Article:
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Reducing Energy Waste is a Key to Michigan’s Energy Future

Valerie Brader, Kirk Heinze

“When you look at all the things Michigan can do (to reduce its energy use), reducing energy waste is our cheapest alternative.  It’s our most environmentally protective alternative, and it’s also the thing that helps us with reliability,” Valerie Brader, the executive director of the Michigan Agency for Energy tells Kirk Heinze on Greening of the Great Lakes.

“So when you have something that fires on all your major areas of concern, it should be something that you’re full speed ahead on.”

And if the federal carbon rules go into effect, Brader says “Michigan is much better positioned than a lot of other states in our region because of the amount we’ve done to reduce our energy waste and because we have shut down so many coal plants.

Individual homeowners have things they can do to save energy.

“Get some insulation in the attic, like I recently did, and take that furnace you’ve had for 10 years and upgrade it.  So my house is actually much more comfortable and my bills are lower.  I was wasting a lot of energy to get my house to a comfort level before and now I’m not.”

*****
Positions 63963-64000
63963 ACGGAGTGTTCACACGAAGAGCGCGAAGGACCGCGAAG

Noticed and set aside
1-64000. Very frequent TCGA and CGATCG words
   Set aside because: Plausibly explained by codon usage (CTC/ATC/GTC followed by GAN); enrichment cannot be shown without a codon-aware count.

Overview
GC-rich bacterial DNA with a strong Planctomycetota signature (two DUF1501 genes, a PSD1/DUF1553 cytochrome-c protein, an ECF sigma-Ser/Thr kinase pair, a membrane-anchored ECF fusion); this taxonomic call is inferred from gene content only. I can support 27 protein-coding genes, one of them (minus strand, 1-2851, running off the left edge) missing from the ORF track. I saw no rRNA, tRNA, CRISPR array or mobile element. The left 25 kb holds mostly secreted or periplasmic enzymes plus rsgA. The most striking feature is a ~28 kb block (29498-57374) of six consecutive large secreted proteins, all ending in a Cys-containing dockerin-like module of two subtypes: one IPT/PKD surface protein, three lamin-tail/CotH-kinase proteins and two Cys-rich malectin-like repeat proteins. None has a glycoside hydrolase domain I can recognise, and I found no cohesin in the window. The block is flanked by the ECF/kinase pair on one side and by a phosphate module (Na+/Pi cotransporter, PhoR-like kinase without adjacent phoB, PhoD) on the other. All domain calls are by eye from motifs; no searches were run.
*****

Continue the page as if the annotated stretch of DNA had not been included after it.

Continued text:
Brader adds that there are many things businesses can do to save energy.

“There are all sorts of technologies now that help businesses lower their electric bills while actually saving energy, and that’s good for everybody.  It lowers costs for everyone.  If everybody starts thinking this way, the savings get very big very fast.

“Michigan has already saved $4 billion just from what we’ve done from 2008 through 2015.  And we have the ability to grow that, and over time the numbers just get bigger and bigger.

“It’s money in the pockets of Michiganders, and it’s Michiganders doing the work.  And it’s often Michiganders designing these products that help save energy.  We are a manufacturing state, and we have a lot of engineering know-how.  We have furnace, insulation and window manufacturers. 

“And on the industrial side, we have a lot of folks who make new equipment.  And so not only is it the right thing to do even if we weren’t employing a bunch of Michiganders, it’s also one of the things that feeds our economy all over the state.”

Brader discusses with Heinze several initiatives she and her team are working on to lower energy costs and and increase energy reliability in the Upper Peninsula.

Greening of the Great Lakes airs inside MSU Today Sunday afternoons at 4:00 on AM 870.

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